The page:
Reviewed by Megan Weiss for Reader Views (12/17)
Lyn Gibson’s “Wicked Truth” follows a young woman who just so happens to be in the middle of the war of good vs. evil. This allegorical novel presents extensive research into the books of the Bible and in turn presents possible evidence that the Final Days are among us. Of particular importance in this fate are the works of The Fallen, those angels who were cast out of Heaven by God. Over the course of the novel our main character, who is never given a specific name, travels to Rome with her friend, Father Martin, in order to locate lost relics of the Crucifixion of Jesus Christ, such as the Holy Nails and what is called the Vedas. Once there, the protagonist realizes she is a reincarnation of Enoch, who is tasked with saving the human race from a satanic apocalypse. She also realizes that her peers all played an important part in the Crucifixion in their past lives.
“Wicked Truth” has an author’s note in the back following the conclusion of the story which implores readers to do their own research into these subjects which Gibson has dedicated her life. This book, in my opinion, is not for an overall general audience, but more for those who have both open minds regarding religious prophecies and those with the ability to understand extensive research into Christianity.
Gibson writes the plot of the story well, but there are some severe formatting issues, especially concerning dialogue. There are also many grammatical errors that are probably typos, which suggests that the book could have undergone more extensive editing. Sometimes it felt like there was almost too much happening at once. For example, our protagonist and her friend, Father Martin find themselves under constant attack from The Fallen and those doing their bidding. Once in Rome, almost every chapter seemed to contain an almost near-death experience for our main character as a result of dark magic and spiritual energy. The level of suspense created by these events is palpable and gives the story more depth, but it also gave it a little bit of predictability. I love reading about main characters who have to find their way out of certain peril, but an author has to make sure not to overdo it, otherwise making the protagonist seem overdramatic or unreliable, which of course is not something any writer intends.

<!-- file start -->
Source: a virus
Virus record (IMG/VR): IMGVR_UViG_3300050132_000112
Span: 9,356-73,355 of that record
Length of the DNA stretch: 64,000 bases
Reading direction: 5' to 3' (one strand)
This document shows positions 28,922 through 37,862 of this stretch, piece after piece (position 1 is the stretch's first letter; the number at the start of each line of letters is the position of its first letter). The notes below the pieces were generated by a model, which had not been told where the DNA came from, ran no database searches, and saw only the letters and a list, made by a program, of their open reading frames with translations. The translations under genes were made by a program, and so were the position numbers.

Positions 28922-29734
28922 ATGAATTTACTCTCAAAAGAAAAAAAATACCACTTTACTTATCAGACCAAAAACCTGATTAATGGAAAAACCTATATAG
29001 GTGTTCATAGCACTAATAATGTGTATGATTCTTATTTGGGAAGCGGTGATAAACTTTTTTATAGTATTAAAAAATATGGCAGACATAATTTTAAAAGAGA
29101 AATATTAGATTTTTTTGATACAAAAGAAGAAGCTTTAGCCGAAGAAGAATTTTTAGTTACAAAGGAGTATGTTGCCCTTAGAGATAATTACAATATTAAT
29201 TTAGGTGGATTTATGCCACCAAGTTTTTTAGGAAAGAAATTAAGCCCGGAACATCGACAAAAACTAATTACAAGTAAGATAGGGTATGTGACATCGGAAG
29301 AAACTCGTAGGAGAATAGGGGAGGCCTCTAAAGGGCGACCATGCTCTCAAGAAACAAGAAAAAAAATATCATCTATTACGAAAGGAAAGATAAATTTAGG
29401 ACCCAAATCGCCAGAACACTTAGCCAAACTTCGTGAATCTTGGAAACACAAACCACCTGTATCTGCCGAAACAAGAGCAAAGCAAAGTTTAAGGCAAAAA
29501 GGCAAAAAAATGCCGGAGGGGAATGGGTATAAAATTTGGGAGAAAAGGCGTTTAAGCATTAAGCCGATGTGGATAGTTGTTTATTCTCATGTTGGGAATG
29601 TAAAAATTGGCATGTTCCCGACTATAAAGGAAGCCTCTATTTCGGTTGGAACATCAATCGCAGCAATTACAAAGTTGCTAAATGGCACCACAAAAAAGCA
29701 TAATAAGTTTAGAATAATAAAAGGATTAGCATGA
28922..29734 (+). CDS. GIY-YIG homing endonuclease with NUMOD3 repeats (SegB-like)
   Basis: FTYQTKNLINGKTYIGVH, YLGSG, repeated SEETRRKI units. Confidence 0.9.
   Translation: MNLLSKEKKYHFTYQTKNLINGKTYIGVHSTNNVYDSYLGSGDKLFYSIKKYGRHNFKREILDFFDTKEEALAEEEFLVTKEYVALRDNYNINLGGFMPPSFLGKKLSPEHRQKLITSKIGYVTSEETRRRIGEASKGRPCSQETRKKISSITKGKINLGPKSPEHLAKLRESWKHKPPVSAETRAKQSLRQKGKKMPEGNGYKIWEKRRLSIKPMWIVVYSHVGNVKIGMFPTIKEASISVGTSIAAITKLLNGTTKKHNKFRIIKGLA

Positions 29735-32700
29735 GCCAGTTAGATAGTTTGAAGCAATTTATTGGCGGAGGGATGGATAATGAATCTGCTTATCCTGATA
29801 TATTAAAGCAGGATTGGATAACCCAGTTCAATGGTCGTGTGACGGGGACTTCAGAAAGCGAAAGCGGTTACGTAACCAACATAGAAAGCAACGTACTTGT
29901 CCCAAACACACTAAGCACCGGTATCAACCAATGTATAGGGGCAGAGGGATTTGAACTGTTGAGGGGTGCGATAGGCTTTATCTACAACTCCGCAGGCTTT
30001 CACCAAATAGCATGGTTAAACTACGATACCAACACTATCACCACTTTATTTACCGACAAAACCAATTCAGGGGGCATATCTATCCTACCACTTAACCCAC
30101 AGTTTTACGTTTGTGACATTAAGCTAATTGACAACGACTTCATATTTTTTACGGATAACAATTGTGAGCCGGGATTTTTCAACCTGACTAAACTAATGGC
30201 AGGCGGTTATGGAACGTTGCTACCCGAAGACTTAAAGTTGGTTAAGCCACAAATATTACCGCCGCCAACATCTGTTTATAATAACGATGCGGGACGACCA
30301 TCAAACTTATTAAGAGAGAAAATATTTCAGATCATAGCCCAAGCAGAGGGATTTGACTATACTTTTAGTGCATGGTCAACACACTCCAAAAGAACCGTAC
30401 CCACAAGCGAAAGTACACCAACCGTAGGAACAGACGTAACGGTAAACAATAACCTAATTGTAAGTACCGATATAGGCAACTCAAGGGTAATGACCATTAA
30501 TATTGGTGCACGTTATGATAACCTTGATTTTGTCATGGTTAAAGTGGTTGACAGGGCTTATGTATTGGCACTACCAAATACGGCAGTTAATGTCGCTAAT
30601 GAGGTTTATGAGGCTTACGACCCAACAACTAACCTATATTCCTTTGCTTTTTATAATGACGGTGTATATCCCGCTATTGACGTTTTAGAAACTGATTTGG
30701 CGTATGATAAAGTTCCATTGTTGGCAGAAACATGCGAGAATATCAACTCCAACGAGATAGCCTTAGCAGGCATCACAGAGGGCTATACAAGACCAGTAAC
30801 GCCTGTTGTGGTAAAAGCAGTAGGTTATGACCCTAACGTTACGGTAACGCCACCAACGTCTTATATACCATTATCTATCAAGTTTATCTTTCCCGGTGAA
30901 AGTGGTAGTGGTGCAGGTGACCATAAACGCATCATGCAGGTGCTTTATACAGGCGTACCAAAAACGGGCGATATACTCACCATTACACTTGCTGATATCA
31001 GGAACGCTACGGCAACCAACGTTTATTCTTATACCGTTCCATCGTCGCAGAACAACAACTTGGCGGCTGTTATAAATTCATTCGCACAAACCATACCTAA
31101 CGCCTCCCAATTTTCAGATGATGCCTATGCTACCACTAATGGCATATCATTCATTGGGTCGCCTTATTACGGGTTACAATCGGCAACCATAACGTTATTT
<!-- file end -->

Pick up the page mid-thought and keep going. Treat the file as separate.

Really, I think “Wicked Truth” by Lyn Gibson just needed to undergo more revision and editing before final publication. The plotline and characters have lots of potential; there are just some holes in certain areas and other instances which render the book a little too fanciful. I think additional revisions may also help figure out ways to better adapt the book so it’s more accessible to a wider audience.